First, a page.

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Themes to Include in Your Illustration Portfolio Part 2

Published on 13/07/2023

Illustrations by Astound US Inc. illustrators Camilla Frescura and Yeena Mariana, and Illo Agency illustrator Ana Salopek

Themes to Include in Your Illustration Portfolio Part 2
Teacher: ITSme Society

Books are one of the most accessible forms of escapism. And you have the power to help readers explore a range of worlds with your illustrations. In this series we will explore the many themes publishers may be searching for when looking for illustrators. If you already have a theme you’re passionate about, play to your interests. Remember that illustrators often get work because they are simply good at illustrating a certain genre. 

Themes are not just ideas for settings, but subject matter as well. A subject matter theme to consider is science! A lot of children are naturally curious, and that makes science really fun. Science is about figuring out how the world around us works; exploring and testing new ideas. There are a lot of iconic science imagery such as lab coats, beakes, and test tubes. These can be a great place to start, but science as a theme offers so much more.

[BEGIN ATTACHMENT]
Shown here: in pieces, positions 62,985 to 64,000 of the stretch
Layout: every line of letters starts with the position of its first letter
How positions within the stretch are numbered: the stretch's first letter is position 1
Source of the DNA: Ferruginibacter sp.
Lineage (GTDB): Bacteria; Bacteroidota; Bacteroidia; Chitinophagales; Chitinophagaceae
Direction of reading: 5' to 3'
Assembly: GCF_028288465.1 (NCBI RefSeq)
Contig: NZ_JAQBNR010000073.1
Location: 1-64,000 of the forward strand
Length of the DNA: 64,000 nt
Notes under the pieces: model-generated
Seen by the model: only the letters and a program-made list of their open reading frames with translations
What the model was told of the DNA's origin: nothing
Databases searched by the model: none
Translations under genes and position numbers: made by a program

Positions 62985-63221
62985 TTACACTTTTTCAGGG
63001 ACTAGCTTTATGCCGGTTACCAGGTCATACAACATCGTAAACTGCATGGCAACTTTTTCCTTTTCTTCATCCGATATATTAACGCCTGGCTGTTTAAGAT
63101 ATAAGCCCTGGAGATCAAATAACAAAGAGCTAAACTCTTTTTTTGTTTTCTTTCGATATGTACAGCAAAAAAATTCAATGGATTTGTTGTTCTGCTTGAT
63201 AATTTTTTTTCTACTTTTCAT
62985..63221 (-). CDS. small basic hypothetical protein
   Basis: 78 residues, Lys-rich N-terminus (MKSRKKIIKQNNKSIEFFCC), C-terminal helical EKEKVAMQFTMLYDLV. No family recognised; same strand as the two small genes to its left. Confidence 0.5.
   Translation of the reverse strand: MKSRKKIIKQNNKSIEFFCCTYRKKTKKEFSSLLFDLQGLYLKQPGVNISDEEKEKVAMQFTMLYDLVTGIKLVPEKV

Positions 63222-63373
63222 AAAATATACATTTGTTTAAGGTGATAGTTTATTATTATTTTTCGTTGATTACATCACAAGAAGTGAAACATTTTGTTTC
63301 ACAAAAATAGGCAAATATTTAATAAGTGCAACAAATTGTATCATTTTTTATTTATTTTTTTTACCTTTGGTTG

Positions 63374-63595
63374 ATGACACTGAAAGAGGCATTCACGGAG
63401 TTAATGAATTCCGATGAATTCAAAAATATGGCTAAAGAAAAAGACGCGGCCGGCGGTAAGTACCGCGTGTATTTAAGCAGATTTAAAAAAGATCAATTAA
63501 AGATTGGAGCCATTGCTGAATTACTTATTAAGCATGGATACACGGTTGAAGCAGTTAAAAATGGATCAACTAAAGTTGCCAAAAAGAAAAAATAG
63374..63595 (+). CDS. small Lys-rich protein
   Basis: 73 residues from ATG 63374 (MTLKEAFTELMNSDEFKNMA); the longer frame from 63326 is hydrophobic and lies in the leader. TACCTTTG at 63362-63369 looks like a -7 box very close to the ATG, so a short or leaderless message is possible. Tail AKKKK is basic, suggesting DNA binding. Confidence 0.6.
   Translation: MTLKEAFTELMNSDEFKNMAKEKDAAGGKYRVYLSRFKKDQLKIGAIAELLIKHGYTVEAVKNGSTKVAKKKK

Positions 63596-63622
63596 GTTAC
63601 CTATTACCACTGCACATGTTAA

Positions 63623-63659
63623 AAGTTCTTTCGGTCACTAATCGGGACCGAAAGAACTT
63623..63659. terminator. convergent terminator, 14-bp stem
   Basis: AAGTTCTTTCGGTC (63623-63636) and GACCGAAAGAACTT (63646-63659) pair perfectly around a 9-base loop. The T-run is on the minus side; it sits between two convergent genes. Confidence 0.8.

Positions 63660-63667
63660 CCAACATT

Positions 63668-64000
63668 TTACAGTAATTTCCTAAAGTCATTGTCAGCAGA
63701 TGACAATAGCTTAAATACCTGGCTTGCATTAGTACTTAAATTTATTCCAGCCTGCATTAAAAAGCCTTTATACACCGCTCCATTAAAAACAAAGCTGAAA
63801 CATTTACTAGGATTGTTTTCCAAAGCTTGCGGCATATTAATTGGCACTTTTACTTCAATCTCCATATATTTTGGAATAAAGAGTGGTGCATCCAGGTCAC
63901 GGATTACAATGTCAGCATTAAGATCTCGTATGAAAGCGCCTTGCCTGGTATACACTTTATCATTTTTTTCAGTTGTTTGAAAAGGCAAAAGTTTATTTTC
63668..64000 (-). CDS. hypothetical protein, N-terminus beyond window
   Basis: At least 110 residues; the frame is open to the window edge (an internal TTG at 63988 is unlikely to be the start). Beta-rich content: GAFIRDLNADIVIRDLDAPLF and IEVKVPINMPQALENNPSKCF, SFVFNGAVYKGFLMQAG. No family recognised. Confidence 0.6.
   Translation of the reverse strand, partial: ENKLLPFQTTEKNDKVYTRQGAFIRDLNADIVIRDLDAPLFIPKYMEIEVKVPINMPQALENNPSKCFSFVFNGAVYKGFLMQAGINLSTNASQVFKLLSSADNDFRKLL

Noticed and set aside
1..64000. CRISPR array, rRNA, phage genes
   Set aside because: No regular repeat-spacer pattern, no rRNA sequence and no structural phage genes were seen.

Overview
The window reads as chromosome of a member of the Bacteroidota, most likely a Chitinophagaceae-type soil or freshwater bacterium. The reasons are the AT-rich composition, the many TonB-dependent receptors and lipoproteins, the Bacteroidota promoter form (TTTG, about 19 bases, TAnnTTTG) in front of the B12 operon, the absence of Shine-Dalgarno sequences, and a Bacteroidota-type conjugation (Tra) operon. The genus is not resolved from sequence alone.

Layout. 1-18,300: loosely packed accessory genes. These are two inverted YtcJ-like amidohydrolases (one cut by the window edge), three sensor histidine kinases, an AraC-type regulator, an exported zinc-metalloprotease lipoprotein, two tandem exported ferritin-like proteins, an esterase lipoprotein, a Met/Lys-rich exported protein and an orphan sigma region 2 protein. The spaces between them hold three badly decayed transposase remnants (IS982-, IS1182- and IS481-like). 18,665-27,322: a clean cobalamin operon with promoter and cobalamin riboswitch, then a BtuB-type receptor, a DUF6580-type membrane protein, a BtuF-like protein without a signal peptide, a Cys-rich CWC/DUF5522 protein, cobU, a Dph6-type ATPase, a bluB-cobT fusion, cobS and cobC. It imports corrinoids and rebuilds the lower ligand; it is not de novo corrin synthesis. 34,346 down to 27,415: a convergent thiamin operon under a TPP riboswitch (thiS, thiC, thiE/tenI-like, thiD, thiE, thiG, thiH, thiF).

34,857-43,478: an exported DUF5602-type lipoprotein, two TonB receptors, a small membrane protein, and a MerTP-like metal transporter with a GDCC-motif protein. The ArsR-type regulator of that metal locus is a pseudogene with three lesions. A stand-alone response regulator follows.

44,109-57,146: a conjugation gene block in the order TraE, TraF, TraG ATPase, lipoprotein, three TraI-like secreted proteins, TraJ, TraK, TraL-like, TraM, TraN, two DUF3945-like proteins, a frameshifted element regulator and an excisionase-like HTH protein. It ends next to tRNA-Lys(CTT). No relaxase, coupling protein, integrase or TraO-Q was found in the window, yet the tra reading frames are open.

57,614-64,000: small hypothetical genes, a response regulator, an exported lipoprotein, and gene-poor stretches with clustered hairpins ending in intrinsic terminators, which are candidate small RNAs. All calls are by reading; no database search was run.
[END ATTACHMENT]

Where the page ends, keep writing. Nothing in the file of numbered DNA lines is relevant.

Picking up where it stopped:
Illustration by Astound US Inc. illustrator Elena Bia

One of our favorite memories of school was switching on the Bunsen Burners! Watching bubbles broth in petri dishes and noting down our findings on the blackboard.  Biology, chemistry and physics are home to the most fascinating discoveries. We want to encourage young people to develop an interest in these areas, after all any reader could grow up to be the latest prodigy in new scientific discoveries, so why not  add science to your portfolio and credit yourself as the catalyst in inspiring the next young Einstein’s journey?! This could be a great chance to explore the more intricate details of nature; how can you draw the process of photosynthesis or how flowers get pollinated by nature. What details can you see inside the macro lens of a microscope? So, pop a lab coat and goggles on your character and don’t be afraid to doodle your favorite, mad-scientist hairdo when the experiment goes wrong!

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